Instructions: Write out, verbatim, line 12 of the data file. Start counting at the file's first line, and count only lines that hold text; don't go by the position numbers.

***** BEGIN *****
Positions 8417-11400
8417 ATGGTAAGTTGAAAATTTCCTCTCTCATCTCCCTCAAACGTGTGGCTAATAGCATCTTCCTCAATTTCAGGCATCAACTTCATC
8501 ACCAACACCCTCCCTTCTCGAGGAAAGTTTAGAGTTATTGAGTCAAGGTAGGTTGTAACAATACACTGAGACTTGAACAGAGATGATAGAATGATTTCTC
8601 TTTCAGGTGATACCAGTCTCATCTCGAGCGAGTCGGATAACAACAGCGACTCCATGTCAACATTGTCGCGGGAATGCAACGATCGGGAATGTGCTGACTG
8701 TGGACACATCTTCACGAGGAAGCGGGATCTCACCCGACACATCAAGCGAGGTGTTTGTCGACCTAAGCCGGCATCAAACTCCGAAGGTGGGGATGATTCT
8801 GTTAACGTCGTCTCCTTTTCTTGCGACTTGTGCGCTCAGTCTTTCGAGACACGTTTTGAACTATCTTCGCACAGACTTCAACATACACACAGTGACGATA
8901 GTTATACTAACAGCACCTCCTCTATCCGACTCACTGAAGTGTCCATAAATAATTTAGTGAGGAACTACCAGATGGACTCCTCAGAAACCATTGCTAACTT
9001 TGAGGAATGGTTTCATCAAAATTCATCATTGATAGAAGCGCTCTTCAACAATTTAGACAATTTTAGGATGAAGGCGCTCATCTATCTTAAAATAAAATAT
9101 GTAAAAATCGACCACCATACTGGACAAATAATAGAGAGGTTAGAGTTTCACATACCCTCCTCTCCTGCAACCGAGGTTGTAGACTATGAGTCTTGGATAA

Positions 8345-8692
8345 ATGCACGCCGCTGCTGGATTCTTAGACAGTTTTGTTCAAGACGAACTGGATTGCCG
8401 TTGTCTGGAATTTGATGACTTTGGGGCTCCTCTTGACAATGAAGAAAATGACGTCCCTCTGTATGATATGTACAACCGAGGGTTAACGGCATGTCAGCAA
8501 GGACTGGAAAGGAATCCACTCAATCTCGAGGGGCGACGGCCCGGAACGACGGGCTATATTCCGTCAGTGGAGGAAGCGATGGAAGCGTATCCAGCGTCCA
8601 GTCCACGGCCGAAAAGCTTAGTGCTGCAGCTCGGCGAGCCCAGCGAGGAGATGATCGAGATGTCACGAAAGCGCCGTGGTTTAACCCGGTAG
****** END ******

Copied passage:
8401 TTGTCTGGAATTTGATGACTTTGGGGCTCCTCTTGACAATGAAGAAAATGACGTCCCTCTGTATGATATGTACAACCGAGGGTTAACGGCATGTCAGCAA